A late-night meeting concluded Saturday that the vote on a new bill granting millions in state funding to yeshiva students, thereby bypassing the High Court of Justice's ruling on the issue, is to be postponed.
"The prime minister will pass the law after it undergoes changes encouraging yeshiva students to go out to work. The proposed law does not change the status quo, which has existed for the past 30 years," Netanyahu's office stated Saturday night.
The Ministerial Committee on Legislation was set to discuss the bill, proposed by MK Moshe Gafni (United Torah Judaism) on Sunday, but on Saturday it became evident that it had not garnered a sufficient majority to pass.
Along with Gafni, the meeting at Finance Minister Yuval Steinitz's office was attended by Shas Chairman Eli Yishai, ultra-Orthodox members of the coalition, and aides to Prime Minister Benjamin Netanyahu.
Earlier Saturday, ministers from Yisrael Beiteinu, Labor, and the Likud said they would oppose the bill.
Education Minister Gideon Sa'ar said, "The need to incorporate the haredi sector in all aspects of society, including the job market, is a top interest, and I believe we can reach agreements on all sides by considering the sector's unique needs."
Yisrael Beiteinu released a statement saying, "In addition to the fact that the bill blatantly discriminates against the Israeli students who serve in the IDF and pay taxes, it also perpetuates unemployment and encourages an entire sector not to go out to work, and harms the Israeli economy."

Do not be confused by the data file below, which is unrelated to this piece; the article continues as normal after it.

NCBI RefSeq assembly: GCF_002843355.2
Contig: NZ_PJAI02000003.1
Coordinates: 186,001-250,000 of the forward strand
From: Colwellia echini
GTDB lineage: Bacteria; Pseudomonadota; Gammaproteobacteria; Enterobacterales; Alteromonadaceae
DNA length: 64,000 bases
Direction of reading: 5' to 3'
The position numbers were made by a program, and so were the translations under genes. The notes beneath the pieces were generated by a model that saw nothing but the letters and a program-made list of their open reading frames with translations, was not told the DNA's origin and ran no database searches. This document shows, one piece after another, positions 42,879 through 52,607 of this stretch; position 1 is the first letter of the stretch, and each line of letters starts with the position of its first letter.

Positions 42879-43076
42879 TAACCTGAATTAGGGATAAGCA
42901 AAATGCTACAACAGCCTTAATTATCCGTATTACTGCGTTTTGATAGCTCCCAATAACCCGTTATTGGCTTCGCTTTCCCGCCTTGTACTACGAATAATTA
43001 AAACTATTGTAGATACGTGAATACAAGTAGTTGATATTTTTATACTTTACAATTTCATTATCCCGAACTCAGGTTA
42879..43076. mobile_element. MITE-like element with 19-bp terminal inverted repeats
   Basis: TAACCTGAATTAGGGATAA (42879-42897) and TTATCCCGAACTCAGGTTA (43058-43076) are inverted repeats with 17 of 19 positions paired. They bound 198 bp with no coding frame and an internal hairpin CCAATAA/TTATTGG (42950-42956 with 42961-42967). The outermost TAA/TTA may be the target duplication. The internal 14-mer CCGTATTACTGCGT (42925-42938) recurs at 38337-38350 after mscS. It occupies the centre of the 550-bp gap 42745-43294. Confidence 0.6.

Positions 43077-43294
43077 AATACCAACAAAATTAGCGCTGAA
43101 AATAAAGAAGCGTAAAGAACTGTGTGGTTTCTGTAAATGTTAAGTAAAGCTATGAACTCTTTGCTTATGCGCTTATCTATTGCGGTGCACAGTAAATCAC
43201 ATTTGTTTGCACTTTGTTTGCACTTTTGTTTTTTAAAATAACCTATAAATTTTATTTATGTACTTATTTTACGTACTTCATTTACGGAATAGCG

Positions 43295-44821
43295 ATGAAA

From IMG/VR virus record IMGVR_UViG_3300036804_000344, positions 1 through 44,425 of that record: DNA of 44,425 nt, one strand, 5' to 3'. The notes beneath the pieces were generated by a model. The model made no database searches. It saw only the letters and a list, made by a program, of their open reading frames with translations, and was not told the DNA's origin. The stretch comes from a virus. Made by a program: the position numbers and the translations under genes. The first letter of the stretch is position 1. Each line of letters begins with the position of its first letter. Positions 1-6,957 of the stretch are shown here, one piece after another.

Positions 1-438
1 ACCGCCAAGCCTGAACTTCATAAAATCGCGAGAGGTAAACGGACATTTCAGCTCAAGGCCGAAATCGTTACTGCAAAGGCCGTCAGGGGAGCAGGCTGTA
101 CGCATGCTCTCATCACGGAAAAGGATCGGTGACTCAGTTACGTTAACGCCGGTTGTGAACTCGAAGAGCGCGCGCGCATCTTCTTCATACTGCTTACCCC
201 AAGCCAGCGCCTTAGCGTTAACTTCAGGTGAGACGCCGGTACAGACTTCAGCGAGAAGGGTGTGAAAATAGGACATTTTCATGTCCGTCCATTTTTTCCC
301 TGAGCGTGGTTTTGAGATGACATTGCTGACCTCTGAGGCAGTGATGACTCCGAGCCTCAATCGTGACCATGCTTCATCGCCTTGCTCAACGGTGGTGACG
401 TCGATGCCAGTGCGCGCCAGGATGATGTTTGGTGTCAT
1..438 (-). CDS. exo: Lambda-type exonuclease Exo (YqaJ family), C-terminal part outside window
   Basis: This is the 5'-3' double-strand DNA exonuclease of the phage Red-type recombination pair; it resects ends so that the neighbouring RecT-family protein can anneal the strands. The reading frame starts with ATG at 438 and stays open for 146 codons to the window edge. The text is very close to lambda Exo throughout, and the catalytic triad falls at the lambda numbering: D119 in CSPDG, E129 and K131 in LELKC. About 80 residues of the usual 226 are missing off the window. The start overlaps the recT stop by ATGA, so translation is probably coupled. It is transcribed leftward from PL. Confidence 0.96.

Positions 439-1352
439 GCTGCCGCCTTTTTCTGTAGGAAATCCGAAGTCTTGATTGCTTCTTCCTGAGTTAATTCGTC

But Netanyahu's office stated that the stipend has existed for 20 years, and that the bill simply anchors it in the law. "The prime minister did not invent it and is not changing it. The High Court has ordered that it must be anchored in legislation, and that is why the current arrangement is undergoing a process of legislation," the statement said.
Itzik Shmueli, who chairs the National Student Union, said the bill was "a slap in the face" for 280,000 students. "I hope government ministers will refrain from dropping such a bomb on the heads of Israel's youths," he said.
But Gafni claims the Knesset's Finance Committee has data proving that the students of Israel's higher education institutions receive substantially more than yeshiva students from the state.
"There is nothing in this bill requesting even a shekel more than what is currently given to yeshiva students by many previous governments of Israel. The budget for income insurance is intended for the weakest sector in Israeli society and it will continue to exist as it has until now," he said.
Zvi Lavi and Kobi Nahshoni contrbuted to this report
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